THE TURN OF A WOMAN’S TONGUE
Written by Edward Peple and originally published in 1907
For many days the mind of the King was troubled by a fractious mood. He strove to nurse an anger against Semiramis, yet, even as he brooded, his thought would trail away from the wrong she had put upon him, and linger on the witchery of the woman’s eyes.
“Heh!” he muttered, savagely. “This imp is not an imp to be forgotten in a day!”
There were hours wherein he was prone to pass the matter by, to forgive these lovers who had balked his will by a wit more subtle than his own; yet moments would come when he longed to strip her shoulders bare and watch the lash laid on; and in such a mood he caused her to be brought before him as he lolled in his garden in the noontide heat.
His couch had been set beside a fountain’s edge, beneath a trellaced arbor whereon a vine of Syria climbed, the great black grapes in clusters peeping from their leaves and set apart for the lips of the King alone. At his hand were a jeweled flagon and a dish of fruit on which he regaled himself from time to time as he waited for Semiramis, while at his head stood a eunuch who waved a fan of feathered plumes and watched lest a buzzing insect rest upon his monarch’s skin.
King Ninus, smiling grimly, watched Semiramis coming down a garden-path, and hardened his heart, for now, alone with her, he would speak his mind as befit the master of the world, and even learn, perchance, if her arrogance would break beneath the lash.
Then presently she stood before him, clothed in a white simar, whose edges were stitched with pale blue feathers of some tiny bird, crossed on her breast and caught by a silver girdle at her waist, the soft folds falling to her sandaled feet. Her hair was drawn from her temples in a drooping curve, confined with jeweled pins in a knot behind, and was covered by a gauzy veil, now lifted from her face in deference to the King.
In the eyes of Ninus she was fair beyond his fondest dreams of womankind, yet, withal, she galled him by her calm assurance of the power to charm. So, for a space he regarded her and spoke no word, till Semiramis, uninvited, perched herself upon a stool and inquired into the monarch’s health as though she had been his leech in charge.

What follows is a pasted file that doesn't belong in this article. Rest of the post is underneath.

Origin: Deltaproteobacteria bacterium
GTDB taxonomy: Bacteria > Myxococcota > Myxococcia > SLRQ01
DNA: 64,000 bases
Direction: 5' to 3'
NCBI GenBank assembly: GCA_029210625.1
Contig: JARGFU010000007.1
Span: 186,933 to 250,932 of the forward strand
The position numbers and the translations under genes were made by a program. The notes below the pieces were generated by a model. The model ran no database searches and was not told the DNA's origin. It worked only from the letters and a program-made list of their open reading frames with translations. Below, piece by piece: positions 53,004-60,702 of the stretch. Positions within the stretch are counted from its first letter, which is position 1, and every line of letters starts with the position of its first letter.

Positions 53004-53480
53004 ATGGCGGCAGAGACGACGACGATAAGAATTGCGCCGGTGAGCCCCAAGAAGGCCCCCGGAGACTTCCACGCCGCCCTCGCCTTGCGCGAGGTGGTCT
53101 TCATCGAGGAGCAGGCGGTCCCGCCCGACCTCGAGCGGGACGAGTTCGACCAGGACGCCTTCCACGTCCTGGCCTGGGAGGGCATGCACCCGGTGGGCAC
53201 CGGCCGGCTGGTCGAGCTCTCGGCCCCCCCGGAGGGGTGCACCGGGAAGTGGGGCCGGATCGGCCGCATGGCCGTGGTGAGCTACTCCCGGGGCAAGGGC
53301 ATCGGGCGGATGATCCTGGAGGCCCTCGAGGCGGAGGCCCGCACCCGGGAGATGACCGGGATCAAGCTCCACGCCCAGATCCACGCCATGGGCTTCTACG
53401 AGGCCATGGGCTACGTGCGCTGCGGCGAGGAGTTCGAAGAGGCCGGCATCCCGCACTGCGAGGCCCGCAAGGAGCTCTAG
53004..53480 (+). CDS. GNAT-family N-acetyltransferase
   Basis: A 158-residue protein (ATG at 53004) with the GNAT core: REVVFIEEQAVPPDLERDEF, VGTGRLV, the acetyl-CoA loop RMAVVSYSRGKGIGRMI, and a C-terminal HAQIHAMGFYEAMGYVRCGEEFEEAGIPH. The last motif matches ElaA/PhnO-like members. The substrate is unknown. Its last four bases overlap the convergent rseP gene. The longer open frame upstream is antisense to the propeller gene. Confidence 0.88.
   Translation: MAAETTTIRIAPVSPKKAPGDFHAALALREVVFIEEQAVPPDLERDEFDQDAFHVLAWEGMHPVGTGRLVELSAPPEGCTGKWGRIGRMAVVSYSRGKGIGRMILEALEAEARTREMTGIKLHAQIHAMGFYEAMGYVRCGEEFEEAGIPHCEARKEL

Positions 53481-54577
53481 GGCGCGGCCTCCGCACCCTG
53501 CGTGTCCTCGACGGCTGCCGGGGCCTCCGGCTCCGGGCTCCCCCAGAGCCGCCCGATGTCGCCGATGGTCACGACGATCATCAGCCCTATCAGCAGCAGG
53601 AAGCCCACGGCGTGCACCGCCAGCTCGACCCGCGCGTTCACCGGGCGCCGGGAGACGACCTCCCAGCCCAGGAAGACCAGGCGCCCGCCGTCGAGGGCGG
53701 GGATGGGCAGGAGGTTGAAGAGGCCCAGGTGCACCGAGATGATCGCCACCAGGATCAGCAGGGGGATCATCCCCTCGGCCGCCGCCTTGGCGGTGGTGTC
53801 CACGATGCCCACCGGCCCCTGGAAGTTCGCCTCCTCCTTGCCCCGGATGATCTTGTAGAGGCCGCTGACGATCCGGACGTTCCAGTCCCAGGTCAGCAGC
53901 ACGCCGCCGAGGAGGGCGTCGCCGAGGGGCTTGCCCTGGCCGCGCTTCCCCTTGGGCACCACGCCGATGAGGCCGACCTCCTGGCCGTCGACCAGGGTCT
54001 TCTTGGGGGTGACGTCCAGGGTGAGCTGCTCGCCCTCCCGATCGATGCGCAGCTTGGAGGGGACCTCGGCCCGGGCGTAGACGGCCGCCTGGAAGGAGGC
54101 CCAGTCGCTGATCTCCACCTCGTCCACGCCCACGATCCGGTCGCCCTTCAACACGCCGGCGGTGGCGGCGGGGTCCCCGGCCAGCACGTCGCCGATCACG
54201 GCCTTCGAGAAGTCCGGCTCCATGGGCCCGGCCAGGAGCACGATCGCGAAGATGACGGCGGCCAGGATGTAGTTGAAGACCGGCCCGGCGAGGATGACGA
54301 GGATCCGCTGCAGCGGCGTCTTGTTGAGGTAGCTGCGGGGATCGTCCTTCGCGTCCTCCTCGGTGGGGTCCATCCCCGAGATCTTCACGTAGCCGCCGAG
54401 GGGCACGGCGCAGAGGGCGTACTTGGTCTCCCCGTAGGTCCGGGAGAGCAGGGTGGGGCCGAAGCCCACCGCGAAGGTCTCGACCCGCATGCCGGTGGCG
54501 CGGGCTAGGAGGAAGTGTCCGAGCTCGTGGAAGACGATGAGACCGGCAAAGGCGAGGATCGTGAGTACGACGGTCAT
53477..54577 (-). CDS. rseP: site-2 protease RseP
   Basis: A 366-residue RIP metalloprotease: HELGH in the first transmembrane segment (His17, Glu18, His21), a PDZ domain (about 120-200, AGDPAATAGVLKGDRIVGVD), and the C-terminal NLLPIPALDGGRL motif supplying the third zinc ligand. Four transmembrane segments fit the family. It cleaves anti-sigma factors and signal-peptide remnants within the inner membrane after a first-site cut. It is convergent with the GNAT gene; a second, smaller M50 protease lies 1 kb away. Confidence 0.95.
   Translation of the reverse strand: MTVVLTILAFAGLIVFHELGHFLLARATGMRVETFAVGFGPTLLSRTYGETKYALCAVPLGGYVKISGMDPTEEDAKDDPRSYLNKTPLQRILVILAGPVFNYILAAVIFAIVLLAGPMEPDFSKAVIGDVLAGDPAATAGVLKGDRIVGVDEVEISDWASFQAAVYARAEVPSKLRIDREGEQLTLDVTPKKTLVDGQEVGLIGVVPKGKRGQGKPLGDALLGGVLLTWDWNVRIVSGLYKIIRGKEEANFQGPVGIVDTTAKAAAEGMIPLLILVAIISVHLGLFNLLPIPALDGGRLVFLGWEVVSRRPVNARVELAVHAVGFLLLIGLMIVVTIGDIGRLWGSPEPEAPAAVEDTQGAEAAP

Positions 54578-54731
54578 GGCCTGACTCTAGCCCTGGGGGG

“Woman,” growled the King, “knowest thou why I bring thee here—alone—where none may hear my words or thine?”
She smiled and looked into his eyes, striving to read the mind beneath, then plucked a bunch of his sacred grapes from the vine about her head and began to eat them thoughtfully.
“Mayhap my lord is weary of himself and willeth to be amused.”
The King half raised himself upon his arm in angry astonishment, for the impudence of both her act and speech was past belief. Serene and undismayed, she spoke as an equal, to him—the lord of all Assyria—and pecked at his royal fruit with the recklessness of some wanton bird. His mouth went open, while he vainly sought for words wherein to shape his wrath; yet, ere he could find them, Semiramis had poised a luscious grape between her thumb and finger and thrust it between his lips.
“Eat, my lord,” she murmured, smiling happily, “for never have I tasted fruit that lay more sweet upon my tongue.”
So the monarch, marveling at a weakness which he could not understand, devoured the grape and cast its skin into the fountain at his side.
“The grapes of Syria!” laughed Semiramis. “Ah, good my lord, their flavor, like unto a memory, leadeth me among my native hills—to the lake of Ascalon and the vine-clad temple crouching on its shore. If my lord would hunt, I can lead him where the beasts of prey are fierce and strong—where—”
“Nay,” said the King who stretched himself at ease upon his couch, “I would hear the story of Shammuramat.”